graphics which can serve as a verbal descriptor for graphics). This section
also addresses the usability of multimedia presentations, image maps, style
sheets, scripting languages, applets and plug-ins, and electronic forms.
The standards apply to Federal web sites but not to private sector web sites
(unless a site is provided under contract to a Federal agency, in which case
only that web site or portion covered by the contract would have to comply).
Accessible sites offer significant advantages that go beyond access. For
example, those with "text-only" options provide a faster downloading
alternative and can facilitate transmission of web-based data to cell phones
and personal digital assistants.
Telecommunications Products (1194.23)
The criteria of this section are designed primarily to ensure access to people
who are deaf or hard of hearing. This includes compatibility with hearing
aids, cochlear implants, assistive listening devices, and TTYs. TTYs are
devices that enable people with hearing or speech impairments to
communicate over the telephone; they typically include an acoustic coupler
for the telephone handset, a simplified keyboard, and a visible message
display. One requirement calls for a standard non-acoustic TTY connection
point for telecommunication products that allow voice communication but
that do provide TTY functionality. Other specifications address adjustable
volume controls for output, product interface with hearing technologies, and
the usability of keys and controls by people who may have impaired vision or
limited dexterity or motor control.
Video or Multimedia Products (1194.24)
Multimedia products involve more than one media and include, but are not
limited to, video programs, narrated slide production, and computer
generated presentations. Provisions address caption decoder circuitry (for
any system with a screen larger than 13 inches) and secondary audio
channels for television tuners, including tuner cards for use in computers.
The standards also require captioning and audio description for certain
training and informational multimedia productions developed or procured by
Federal agencies. The standards also provide that viewers be able to turn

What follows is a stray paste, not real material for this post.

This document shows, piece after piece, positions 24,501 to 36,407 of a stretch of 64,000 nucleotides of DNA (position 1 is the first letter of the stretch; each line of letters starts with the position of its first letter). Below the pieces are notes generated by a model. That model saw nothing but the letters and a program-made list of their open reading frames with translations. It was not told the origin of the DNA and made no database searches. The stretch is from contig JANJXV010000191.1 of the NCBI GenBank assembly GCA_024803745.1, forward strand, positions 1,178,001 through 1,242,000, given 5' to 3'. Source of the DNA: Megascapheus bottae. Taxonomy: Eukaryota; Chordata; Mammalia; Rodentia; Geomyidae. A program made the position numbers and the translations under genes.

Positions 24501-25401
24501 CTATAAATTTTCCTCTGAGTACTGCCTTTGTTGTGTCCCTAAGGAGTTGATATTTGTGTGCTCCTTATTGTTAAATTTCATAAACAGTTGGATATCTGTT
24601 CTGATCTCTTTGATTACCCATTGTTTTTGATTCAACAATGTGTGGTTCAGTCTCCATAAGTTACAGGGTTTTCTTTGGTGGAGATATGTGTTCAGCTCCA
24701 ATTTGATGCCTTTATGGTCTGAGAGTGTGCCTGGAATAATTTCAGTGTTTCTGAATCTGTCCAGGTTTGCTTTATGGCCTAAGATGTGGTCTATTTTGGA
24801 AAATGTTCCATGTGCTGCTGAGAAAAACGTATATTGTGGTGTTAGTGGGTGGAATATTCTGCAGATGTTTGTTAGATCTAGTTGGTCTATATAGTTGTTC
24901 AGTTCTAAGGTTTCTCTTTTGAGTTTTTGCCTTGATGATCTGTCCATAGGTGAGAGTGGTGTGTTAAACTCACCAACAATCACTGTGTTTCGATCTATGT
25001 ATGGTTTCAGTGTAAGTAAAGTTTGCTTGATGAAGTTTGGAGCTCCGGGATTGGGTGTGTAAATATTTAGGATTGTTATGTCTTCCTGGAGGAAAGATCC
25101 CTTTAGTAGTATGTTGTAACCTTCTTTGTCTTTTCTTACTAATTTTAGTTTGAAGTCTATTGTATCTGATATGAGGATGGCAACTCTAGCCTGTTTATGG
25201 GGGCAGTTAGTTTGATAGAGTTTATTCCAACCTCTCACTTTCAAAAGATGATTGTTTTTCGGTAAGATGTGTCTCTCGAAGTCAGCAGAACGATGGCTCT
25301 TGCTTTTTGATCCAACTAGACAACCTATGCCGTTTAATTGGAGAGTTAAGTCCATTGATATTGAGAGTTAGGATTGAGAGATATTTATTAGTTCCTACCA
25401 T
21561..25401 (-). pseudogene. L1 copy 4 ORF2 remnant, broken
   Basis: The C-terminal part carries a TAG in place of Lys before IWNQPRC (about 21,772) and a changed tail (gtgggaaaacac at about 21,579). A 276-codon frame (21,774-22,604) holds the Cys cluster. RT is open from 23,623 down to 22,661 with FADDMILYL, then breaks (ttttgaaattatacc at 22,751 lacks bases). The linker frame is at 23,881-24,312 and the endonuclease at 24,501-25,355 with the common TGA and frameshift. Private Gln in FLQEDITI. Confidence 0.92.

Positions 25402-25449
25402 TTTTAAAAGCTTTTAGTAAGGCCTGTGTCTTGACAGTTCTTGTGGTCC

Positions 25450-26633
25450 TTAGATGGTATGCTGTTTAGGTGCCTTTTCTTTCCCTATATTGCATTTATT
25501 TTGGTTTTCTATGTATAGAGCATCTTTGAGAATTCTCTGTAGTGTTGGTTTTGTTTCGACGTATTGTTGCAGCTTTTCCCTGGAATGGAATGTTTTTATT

captioning or video description features on or off.
Self Contained, Closed Products (1194.25)
This section covers products that generally have imbedded software but are
often designed in such a way that a user cannot easily attach or install
assistive technology. Examples include information kiosks, information
Summary of Section 508 Standards
transaction machines, copiers, printers, calculators, fax machines, and
similar types of products. The standards require that access features be built
into the system so users do not have to attach an assistive device to it.
Other specifications address mechanisms for private listening (handset or a
standard headphone jack), touchscreens, auditory output and adjustable
volume controls, and location of controls in accessible reach ranges.
Desktop and Portable Computers (1194.26)
This section focuses on keyboards and other mechanically operated controls,
touch screens, use of biometric form of identification, and ports and
Functional Performance Criteria (Subpart C)
The performance requirements of this section are intended for overall
product evaluation and for technologies or components for which there is no
specific requirement under the technical standards in Subpart B. These
criteria are designed to ensure that the individual accessible components
work together to create an accessible product. They cover operation,
including input and control functions, operation of mechanical mechanisms,
and access to visual and audible information. These provisions are structured
to allow people with sensory or physical disabilities to locate, identify, and
operate input, control and mechanical functions and to access the
information provided, including text, static or dynamic images, icons, labels,
sounds or incidental operating cues. For example, one provision requires
that at least one mode allow operation by people with low vision (visual
acuity between 20/70 and 20/200) without relying on audio input since
many people with low vision may also have a hearing loss.
Information, Documentation, and Support (Subpart D)
The standards also address access to all information, documentation, and
support provided to end users (e.g., Federal employees) of covered
technologies. This includes user guides, installation guides for end-user
installable devices, and customer support and technical support
communications. Such information must be available in alternate formats
upon request at no additional charge. Alternate formats or methods of
communication, can include Braille, cassette recordings, large print,
electronic text, Internet postings, TTY access, and captioning and audio
description for video materials.